Close your right eye. Now read this sentence out loud. If that was easy, you can thank the thick red band of braided neurons in the image above. The left eye sends what it sees to the right side of the brain, but reading and speaking take place largely on the left side, so the corpus callosum lets the two work together.
If the corpus callosum is severed — sometimes done to treat severe epilepsy — each side of the brain can act independently. For example, someone whose corpus callosum was severed might be aware of an animal jumping around the tree outside their window, but they would be unable to recognize it as a squirrel, because those functions rely on different sides of the brain. They can also perform multitasking feats like simultaneously copying a square with the right hand and a circle with the left.
Charlie Wood is a science writer with a bachelor’s degree in physics from Brown University and a master’s degree in science journalism from New York University. In previous lives he taught physics in Mozambique and English in Japan, but these days he freelances from his home in New York.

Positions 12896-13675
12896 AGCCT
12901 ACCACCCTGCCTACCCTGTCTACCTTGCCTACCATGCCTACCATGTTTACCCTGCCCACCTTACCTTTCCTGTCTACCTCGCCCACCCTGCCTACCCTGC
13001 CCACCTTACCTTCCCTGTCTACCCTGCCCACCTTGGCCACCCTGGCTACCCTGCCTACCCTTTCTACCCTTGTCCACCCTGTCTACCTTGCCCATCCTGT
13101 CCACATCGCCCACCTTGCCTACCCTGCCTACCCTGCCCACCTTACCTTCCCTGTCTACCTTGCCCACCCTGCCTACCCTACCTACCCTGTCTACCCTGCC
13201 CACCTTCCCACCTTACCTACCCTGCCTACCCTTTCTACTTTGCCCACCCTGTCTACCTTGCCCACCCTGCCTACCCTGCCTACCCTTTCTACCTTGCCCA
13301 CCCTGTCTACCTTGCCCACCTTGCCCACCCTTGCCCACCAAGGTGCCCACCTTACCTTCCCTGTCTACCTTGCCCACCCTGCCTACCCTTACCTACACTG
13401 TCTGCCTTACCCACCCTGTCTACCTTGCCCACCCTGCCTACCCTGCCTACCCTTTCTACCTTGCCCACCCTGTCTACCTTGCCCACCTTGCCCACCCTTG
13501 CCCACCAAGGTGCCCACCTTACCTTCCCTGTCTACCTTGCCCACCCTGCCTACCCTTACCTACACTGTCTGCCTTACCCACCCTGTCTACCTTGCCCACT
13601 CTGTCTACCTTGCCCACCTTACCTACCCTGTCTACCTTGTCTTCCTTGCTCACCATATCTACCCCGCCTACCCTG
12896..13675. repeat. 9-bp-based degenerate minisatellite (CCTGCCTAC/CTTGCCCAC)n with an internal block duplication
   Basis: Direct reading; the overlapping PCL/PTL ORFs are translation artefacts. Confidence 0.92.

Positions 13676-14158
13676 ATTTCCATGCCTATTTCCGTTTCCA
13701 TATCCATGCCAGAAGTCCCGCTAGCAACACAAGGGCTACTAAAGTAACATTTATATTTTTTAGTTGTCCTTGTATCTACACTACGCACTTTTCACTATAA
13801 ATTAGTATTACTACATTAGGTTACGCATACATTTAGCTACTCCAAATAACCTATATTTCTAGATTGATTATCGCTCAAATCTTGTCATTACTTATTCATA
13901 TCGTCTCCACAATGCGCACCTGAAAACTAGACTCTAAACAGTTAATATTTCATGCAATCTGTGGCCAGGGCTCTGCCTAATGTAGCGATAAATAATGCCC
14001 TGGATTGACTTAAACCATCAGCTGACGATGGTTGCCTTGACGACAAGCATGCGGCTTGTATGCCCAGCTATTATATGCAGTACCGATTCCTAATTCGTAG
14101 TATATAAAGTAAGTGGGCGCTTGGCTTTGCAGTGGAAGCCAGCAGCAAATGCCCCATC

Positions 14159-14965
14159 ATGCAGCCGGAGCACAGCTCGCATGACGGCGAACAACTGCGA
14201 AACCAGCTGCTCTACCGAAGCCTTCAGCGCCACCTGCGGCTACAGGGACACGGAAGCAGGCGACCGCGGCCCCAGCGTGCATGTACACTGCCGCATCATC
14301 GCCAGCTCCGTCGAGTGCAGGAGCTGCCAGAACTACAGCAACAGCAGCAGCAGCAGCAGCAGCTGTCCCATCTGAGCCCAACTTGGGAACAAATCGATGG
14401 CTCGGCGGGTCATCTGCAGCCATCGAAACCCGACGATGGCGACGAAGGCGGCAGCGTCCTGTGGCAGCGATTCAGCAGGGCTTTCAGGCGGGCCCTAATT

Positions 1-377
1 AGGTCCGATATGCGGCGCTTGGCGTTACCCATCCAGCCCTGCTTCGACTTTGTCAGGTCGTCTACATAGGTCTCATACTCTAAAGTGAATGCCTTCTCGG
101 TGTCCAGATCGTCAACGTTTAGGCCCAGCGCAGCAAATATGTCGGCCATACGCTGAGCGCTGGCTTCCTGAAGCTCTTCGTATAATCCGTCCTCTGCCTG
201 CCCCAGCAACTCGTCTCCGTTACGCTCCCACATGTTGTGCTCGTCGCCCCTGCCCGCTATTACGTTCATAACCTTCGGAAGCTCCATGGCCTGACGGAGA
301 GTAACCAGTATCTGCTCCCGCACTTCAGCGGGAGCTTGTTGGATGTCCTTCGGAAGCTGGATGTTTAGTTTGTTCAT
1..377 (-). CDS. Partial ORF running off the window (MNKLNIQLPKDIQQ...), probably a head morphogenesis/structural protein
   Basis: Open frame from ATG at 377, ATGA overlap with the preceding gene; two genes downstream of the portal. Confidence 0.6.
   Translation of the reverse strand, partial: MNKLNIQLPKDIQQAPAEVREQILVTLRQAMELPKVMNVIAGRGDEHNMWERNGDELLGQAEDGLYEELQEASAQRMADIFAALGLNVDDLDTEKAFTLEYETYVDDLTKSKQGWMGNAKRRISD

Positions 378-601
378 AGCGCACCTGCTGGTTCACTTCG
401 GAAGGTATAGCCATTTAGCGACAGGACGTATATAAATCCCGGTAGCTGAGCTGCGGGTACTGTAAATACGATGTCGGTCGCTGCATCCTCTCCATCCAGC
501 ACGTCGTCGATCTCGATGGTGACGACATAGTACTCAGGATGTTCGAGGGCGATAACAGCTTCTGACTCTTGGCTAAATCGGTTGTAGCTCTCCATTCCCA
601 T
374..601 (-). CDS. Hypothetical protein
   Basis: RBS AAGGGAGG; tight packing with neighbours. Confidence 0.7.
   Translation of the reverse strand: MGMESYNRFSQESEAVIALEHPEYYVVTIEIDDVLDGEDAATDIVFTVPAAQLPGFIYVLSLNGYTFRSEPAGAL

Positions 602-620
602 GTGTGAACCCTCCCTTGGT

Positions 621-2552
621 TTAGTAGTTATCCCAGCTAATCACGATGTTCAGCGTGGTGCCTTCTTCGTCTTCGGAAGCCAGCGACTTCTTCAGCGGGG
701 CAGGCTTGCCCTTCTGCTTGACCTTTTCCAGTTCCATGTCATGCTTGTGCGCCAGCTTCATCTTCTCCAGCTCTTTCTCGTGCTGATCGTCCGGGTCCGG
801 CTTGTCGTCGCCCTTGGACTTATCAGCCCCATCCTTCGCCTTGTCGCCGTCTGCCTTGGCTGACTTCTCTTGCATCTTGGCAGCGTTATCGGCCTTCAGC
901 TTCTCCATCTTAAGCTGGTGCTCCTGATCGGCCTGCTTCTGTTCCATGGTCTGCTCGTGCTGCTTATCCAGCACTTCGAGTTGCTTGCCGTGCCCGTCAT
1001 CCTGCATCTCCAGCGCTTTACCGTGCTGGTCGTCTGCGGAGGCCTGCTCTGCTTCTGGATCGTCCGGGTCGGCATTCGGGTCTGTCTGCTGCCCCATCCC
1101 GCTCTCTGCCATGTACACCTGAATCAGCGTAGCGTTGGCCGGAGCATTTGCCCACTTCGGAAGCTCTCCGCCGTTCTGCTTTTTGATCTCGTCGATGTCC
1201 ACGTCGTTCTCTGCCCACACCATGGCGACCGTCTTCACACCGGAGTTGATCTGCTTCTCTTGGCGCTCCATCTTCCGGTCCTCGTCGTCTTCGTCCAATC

Luat AF, Asano E, Kumar A, Chugani HT, Sood S.Corpus Callosotomy for Intractable Epilepsy Revisited: The Children’s Hospital of Michigan Series. Journal of Child Neurology. March 8, 2017.
Pinto Y, Neville DA, Otten M, Corballis PM Lamme VAF, et al. Split brain: divided perception but undivided consciousness. Brain. 140(5) 1231–1237 (2017).
Reeves AG, Swenson RS. Chapter 2: Hemispheric function. Disorders of the Nervous System. Dartmouth Medical School. (2008).
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